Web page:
“It’s just a little rodeo but it helped me. I gained a lot of ability and learned a lot.”

From bustin’ those Fruita muttons to the National Finals Rodeo — it can happen.

Jason Blasdel, 29, is another Fruita bull rider who’s found success at Rim Rock — but not last Tuesday. A bull named Speed Bump sent him flying in about 6 seconds.

He still wonders if he has a chance to make bull riding a career. He’s traveled the same circuit and hopes to make it to the same level of Smith and Wallace

“I’ve ridden at the PBR (Professional Bull Riders),” Blasdel said. “I haven’t quite got to where (Smith and Wallace) are yet.”

He does love riding at Rim Rock, though. 

“I’ve been coming here a long time now, it’s just a good place close to home that I can ride bulls,” he said.

Smith was a hometown guy who used Rim Rock to prepare him for bigger rodeos. He was successful on the local bulls, then turned it into a good career.

Last year, Smith won the eighth round at the NFR to win $26,230, then got busted up by a bull in the final round, and decided to step away from riding this year.

Starting young

Bull riders from all ages come to Rim Rock to get started. The junior bull riders start on smaller, less belligerent bulls. When those riders are ready and older, they start taking on the bigger, angrier bulls.

Sixteen-year-old Cory Jones, a tall, lanky cowboy from Olathe, is already riding the big bulls. Every time he gets on a bull, whether he goes the full 8 seconds or comes up short, he’s learning and getting better.

Bull riding consumes and motivates him, and he wants to make the big time someday.

“I definitely think about it every day,” he said with a humble smile. “I’d love to make it to the big leagues.”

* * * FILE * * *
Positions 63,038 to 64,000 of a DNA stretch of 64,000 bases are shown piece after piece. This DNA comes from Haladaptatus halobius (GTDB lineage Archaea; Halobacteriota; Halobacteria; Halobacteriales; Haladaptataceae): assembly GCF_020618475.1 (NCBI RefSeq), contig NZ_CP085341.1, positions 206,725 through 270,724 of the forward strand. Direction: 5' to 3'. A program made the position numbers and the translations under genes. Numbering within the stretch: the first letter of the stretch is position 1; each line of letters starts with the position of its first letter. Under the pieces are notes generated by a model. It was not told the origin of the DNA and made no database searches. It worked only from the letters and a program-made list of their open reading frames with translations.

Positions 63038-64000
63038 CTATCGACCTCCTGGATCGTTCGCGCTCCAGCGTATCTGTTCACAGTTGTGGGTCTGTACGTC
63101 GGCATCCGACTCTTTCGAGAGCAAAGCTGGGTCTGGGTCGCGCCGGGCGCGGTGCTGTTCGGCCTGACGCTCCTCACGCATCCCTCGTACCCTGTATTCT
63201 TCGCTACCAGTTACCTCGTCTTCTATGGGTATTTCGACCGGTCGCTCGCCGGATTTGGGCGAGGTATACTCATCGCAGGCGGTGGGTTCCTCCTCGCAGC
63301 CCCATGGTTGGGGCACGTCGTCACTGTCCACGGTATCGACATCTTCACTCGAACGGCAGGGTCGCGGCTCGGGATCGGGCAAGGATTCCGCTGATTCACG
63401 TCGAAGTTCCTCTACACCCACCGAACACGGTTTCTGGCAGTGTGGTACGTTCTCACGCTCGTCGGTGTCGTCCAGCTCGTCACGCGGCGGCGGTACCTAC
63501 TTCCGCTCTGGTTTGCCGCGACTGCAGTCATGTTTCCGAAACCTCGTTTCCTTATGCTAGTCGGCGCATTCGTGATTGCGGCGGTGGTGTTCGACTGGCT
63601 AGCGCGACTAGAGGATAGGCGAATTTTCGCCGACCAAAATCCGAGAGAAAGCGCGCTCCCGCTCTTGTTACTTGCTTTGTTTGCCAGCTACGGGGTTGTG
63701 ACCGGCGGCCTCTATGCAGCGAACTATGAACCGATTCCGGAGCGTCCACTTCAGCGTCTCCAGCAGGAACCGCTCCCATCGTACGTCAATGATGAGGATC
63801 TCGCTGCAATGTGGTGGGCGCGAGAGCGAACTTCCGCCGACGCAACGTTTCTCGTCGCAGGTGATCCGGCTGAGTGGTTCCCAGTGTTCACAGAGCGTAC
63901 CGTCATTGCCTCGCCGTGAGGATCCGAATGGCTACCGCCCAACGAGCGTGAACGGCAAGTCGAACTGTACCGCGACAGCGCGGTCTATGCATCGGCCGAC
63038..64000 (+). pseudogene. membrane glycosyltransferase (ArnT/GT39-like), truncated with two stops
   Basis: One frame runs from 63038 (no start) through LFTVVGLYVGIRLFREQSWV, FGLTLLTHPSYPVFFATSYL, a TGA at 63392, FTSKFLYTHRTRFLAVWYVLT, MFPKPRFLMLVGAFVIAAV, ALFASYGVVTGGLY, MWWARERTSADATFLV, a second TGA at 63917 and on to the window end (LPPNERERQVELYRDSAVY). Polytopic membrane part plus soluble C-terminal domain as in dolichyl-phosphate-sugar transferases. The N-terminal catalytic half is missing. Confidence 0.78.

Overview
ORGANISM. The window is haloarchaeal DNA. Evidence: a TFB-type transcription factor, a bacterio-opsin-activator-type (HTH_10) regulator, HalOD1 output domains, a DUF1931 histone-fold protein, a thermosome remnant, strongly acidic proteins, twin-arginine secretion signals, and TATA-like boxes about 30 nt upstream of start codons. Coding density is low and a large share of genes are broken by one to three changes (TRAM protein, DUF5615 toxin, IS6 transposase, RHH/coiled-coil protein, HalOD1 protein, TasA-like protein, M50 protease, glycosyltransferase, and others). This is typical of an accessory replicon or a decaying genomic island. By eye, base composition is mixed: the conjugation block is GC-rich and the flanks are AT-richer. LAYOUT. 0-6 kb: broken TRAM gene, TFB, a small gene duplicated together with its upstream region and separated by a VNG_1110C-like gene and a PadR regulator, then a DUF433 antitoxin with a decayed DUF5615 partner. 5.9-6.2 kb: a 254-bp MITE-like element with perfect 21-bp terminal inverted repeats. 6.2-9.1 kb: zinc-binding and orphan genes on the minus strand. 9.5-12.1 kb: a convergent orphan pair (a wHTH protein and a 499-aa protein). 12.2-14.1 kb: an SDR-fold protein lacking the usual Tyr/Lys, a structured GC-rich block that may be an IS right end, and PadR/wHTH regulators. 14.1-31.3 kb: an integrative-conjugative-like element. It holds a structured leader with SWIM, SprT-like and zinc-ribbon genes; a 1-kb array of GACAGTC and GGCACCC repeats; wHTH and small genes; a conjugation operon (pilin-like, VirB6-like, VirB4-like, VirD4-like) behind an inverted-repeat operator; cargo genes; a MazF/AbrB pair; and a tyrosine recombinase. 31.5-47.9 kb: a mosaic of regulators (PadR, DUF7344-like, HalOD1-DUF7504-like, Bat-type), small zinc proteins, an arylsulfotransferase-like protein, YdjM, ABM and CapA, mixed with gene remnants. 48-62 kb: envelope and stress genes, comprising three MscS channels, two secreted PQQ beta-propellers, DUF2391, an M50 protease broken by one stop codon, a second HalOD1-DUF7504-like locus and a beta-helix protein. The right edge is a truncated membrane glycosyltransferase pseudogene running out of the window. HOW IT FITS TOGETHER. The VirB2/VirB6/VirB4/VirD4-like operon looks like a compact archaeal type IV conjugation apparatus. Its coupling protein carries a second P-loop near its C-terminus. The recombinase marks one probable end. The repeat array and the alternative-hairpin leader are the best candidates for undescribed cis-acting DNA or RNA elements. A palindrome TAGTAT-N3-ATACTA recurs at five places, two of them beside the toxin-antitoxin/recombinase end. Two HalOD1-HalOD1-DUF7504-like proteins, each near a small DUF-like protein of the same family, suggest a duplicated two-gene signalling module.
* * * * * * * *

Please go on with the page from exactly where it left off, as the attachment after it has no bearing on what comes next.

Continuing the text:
Jones gives a firm nod when asked if he’s heard of Ty Wallace and Tyler Smith. He knows all about them, and he knows they were tested on the same dirt and the same kind of bulls he’s riding right now in Fruita.

“It’s crazy to think about a couple of guys from a small town can actually make it,” he said.

It might be a few weeks before Hayden returns to Rim Rock and he hopes he has some big stories of success on the bull-riding circuit he can share with his buddies when he returns.

He’s not quite ready to give up on chasing his bull-riding dreams and adding his name to the list of two who have gone from Rim Rock to the big time.

“You have to have a lot of luck going to those big rodeos and riding where it counts,” he said. “I have the skill and knowledge to get it done, I feel like I ride just as good as those guys.

“Putting it all together when it counts is what it’s about.”

Going from Rick Rock to being one of the best in the nation can be done. Those two guys named Ty have proven that.

For the cowboys who come to the Rim Rock Rodeo most Tuesdays in the summer, they still dream of hearing the cheers at places like Cheyenne, Houston, San Antonio, Denver, and of course, Las Vegas.


COMMENTS



TOP JOBS
Search More Jobs





THE DAILY SENTINEL
734 S. Seventh St.
Grand Junction, CO 81501
970-242-5050; M-F 8:00 - 5:00
Editions
Subscribe to print edition
E-edition
Advertisers
Advertiser Tearsheet
Information

© 2017 Grand Junction Media, Inc.
By using this site you agree to the Visitor Agreement and the Privacy Policy